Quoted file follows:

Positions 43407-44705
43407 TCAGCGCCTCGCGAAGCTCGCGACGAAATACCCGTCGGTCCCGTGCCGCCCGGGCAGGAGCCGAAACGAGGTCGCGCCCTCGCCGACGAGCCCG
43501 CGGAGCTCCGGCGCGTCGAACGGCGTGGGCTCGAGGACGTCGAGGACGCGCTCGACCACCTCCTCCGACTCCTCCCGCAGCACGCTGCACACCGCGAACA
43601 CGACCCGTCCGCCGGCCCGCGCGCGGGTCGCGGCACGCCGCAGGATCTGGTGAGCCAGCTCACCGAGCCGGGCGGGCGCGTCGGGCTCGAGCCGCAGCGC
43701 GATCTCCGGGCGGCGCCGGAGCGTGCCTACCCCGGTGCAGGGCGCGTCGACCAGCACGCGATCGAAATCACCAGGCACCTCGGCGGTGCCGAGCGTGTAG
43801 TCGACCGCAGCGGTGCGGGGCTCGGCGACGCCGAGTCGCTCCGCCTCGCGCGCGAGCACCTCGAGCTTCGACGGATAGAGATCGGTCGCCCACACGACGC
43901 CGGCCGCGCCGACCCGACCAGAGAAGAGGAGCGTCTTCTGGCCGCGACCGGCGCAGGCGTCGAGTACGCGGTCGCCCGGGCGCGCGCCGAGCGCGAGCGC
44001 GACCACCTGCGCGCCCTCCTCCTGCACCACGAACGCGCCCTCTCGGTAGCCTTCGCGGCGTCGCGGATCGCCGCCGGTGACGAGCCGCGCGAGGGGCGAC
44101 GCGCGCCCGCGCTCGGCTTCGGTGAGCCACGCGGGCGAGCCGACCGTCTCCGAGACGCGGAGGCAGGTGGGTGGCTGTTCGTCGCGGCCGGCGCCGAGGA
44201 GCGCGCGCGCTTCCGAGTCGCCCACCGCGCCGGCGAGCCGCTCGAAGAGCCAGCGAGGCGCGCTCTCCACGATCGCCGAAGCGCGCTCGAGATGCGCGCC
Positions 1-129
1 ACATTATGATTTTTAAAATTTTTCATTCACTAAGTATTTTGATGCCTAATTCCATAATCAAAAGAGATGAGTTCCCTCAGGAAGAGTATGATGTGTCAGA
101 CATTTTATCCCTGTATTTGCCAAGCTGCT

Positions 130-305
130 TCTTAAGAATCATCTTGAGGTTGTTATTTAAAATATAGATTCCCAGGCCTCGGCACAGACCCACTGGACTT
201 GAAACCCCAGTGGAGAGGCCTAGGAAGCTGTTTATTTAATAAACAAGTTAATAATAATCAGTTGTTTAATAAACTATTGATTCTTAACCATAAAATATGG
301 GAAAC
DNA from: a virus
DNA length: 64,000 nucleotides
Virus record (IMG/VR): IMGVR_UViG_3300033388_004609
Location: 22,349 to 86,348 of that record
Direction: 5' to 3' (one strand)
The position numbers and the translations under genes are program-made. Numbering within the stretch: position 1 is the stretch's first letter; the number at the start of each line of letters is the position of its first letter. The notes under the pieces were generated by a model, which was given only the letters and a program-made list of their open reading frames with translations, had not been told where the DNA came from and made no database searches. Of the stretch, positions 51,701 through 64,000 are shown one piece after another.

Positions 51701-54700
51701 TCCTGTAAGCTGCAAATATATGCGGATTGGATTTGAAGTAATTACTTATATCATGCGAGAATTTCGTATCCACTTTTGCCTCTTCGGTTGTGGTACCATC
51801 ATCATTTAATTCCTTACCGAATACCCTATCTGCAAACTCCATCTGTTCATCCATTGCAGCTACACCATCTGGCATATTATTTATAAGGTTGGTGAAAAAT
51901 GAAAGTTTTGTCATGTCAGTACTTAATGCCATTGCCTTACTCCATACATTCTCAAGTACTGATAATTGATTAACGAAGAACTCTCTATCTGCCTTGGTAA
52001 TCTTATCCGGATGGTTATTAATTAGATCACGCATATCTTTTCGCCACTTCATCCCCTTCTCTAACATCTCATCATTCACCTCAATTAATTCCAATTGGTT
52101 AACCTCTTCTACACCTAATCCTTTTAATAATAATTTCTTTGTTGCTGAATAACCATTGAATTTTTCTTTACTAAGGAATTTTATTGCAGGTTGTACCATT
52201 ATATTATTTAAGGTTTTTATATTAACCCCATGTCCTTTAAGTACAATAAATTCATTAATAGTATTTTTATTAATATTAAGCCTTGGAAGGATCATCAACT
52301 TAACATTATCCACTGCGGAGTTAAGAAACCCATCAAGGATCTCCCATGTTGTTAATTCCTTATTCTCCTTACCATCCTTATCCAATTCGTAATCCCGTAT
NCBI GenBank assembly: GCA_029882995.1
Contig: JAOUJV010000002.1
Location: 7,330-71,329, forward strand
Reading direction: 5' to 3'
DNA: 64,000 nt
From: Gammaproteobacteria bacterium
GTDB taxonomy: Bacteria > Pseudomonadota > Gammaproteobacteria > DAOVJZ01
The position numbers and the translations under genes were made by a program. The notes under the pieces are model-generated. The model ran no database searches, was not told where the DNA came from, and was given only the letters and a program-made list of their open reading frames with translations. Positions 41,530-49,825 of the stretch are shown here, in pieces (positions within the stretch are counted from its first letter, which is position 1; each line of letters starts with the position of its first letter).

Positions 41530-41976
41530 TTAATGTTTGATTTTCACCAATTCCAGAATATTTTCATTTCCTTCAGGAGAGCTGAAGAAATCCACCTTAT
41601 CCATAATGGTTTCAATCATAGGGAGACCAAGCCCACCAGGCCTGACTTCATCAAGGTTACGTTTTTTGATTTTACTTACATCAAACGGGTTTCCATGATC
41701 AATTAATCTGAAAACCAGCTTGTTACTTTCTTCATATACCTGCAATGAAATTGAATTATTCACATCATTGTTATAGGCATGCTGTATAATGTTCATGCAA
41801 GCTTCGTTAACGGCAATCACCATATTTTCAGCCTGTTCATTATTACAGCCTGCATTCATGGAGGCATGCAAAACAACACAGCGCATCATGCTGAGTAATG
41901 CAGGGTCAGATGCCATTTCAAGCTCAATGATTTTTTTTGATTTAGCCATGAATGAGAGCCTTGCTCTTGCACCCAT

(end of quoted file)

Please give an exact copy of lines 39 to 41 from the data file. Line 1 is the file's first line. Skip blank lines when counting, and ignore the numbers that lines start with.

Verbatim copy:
The position numbers and the translations under genes were made by a program. The notes under the pieces are model-generated. The model ran no database searches, was not told where the DNA came from, and was given only the letters and a program-made list of their open reading frames with translations. Positions 41,530-49,825 of the stretch are shown here, in pieces (positions within the stretch are counted from its first letter, which is position 1; each line of letters starts with the position of its first letter).

Positions 41530-41976
41530 TTAATGTTTGATTTTCACCAATTCCAGAATATTTTCATTTCCTTCAGGAGAGCTGAAGAAATCCACCTTAT